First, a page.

THE ELECT REMNANT
by D. B. Moore
Even so then at this present time also there is a remnant according to the
election of grace... Israel hath not obtained that which he seeketh for; but the
election hath obtained it, and the rest were blinded (Ro 11:5-7)
Romans was the last book written by Paul during the Acts period. We find the
expression to the Jew first used 3 times in this book. Chapters 9,10, and 11 are
The remnant according to the election of grace can be clearly identified during
the Acts period. They are set out in contrast with the remainder of the nation
of Israel. Those who made up this remnant had believed in the Lord, and were
justified. This elect remnant was not exclusively Jewish, but consisted of those
who followed Abraham's faith, and included some Gentile proselytes to the Jewish
faith and beliefs.
Ro 11:26 reads: All Israel shall be saved, but we also read in 9:7 In Isaac
shall thy seed be called. Here we have a just balance of truth.
In Ro 11 we read of those who have stumbled and of a casting away. These are the
rest that were blinded. Both the remnant and the rest belong to Israel.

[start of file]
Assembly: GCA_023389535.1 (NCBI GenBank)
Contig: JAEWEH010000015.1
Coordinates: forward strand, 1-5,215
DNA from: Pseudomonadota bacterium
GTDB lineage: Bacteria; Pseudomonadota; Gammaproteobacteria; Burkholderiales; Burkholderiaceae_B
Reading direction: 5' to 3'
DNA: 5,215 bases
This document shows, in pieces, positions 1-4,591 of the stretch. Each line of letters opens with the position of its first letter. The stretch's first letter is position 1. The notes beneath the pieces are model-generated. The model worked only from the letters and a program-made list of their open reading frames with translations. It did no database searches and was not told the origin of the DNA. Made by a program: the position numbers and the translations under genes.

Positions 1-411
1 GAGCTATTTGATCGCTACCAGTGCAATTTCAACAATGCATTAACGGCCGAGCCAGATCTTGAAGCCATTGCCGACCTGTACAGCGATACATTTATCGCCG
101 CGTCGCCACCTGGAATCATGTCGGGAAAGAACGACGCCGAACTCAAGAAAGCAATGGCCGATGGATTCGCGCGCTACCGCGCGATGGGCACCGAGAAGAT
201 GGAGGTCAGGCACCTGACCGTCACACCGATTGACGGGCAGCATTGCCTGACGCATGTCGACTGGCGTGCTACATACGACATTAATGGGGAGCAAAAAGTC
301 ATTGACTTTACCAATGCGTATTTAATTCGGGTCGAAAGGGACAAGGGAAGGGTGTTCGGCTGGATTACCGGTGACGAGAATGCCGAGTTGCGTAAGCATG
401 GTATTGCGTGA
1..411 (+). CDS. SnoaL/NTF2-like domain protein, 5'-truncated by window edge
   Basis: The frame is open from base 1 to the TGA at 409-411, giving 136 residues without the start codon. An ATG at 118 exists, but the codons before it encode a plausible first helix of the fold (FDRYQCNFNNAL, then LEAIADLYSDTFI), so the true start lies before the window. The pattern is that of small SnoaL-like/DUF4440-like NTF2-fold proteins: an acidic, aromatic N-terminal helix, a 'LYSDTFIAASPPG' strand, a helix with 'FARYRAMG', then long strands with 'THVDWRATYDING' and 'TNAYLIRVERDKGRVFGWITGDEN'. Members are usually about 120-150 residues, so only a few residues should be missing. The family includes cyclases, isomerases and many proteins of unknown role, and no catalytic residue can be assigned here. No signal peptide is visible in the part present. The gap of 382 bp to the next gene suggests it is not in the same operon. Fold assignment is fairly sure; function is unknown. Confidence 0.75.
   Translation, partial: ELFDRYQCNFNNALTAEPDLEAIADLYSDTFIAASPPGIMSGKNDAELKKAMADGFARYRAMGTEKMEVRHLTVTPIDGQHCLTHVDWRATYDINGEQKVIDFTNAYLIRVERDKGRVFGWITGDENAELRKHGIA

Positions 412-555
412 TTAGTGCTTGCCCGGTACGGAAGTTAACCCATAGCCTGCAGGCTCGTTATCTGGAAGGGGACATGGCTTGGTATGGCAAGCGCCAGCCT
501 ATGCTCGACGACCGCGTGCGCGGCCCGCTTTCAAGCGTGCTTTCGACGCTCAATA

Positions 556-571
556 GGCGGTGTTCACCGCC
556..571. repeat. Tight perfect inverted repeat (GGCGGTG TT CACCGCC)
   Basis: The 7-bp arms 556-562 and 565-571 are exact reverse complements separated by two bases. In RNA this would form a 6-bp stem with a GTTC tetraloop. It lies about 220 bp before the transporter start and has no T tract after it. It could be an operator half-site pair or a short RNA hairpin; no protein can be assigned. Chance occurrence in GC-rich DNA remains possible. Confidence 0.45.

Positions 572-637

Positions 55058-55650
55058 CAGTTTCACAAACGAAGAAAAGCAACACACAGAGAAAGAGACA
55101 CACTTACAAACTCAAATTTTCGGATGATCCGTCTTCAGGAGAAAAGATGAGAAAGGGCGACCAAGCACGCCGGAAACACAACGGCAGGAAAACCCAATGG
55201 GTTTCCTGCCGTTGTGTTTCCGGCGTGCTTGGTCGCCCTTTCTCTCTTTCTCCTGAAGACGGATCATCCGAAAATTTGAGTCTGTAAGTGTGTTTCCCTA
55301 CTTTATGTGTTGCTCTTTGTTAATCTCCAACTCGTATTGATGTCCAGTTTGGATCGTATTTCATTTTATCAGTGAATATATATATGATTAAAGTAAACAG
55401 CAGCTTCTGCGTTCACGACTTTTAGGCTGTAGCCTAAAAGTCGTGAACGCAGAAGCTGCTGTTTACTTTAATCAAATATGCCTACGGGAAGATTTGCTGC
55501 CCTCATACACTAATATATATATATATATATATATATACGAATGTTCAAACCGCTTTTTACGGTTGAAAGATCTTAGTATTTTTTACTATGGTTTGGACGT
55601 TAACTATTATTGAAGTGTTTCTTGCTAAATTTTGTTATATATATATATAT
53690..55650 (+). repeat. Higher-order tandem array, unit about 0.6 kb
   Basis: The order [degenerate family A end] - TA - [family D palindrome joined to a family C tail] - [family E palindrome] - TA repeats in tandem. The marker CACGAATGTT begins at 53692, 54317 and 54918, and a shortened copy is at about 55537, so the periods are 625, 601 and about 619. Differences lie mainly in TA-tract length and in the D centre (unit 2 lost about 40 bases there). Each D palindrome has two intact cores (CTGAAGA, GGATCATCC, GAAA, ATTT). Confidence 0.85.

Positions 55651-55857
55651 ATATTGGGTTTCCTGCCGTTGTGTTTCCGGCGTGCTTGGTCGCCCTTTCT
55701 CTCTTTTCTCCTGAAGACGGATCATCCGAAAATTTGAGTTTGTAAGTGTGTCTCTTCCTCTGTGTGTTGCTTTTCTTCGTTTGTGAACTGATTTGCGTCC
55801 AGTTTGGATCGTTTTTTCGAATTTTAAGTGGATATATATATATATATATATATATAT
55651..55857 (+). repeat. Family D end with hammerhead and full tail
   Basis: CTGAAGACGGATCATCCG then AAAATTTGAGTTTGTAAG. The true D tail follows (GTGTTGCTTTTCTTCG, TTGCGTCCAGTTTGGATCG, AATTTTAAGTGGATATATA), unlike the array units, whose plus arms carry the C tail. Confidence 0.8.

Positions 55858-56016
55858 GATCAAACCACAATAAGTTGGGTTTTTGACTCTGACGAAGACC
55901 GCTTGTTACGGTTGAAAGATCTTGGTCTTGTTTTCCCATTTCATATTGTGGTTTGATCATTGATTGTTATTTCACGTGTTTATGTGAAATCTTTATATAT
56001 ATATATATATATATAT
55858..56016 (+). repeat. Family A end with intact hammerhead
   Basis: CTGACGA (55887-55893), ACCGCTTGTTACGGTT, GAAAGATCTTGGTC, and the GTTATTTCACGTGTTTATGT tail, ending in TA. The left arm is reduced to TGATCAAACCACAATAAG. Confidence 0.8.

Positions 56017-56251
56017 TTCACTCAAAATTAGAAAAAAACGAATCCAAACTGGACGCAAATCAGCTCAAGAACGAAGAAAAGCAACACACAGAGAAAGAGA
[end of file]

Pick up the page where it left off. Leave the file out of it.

God was dealing with national Israel during this time, and His plan for the
church which is His body had not yet been revealed.
It is necessary when studying the Word of God that we keep a passage of
Scripture within its context as well as within its dispensational setting. We
need to have an outline of the chronology of the Bible, to know when a passage
or a book was written, to whom it was written, and the circumstances at the time
that it was written.
There are those who insist that God was finished with Israel at the cross, and
that the church then became spiritual Israel. This cannot be true because it is
still to the Jew first during the Acts period.
In Ro 11:17, we read of some of the branches that were broken off. These are the
great majority of apostate Israel. The remnant according to the election of
grace is here still considered as the olive tree into which the believing
Gentiles were graffed at that time. These believing Gentiles could partake of
Israel's promised blessings.
This condition does not exist at the present time. Gentiles cannot be grafted
into a tree that has been cut down.
We have a foreshadowing of this in Luke 13, when the Lord spoke a parable
concerning a fig tree that had been without fruit for 3 years. He told the
dresser to cut it down because it only cumbereth the ground. The dresser
entreated Him to let it alone for a little longer, and if it still did not bear
fruit, then it should be cut down.
The olive tree represents Israel's covenant privileges, while the fig tree
represents the national fruitfulness of Israel.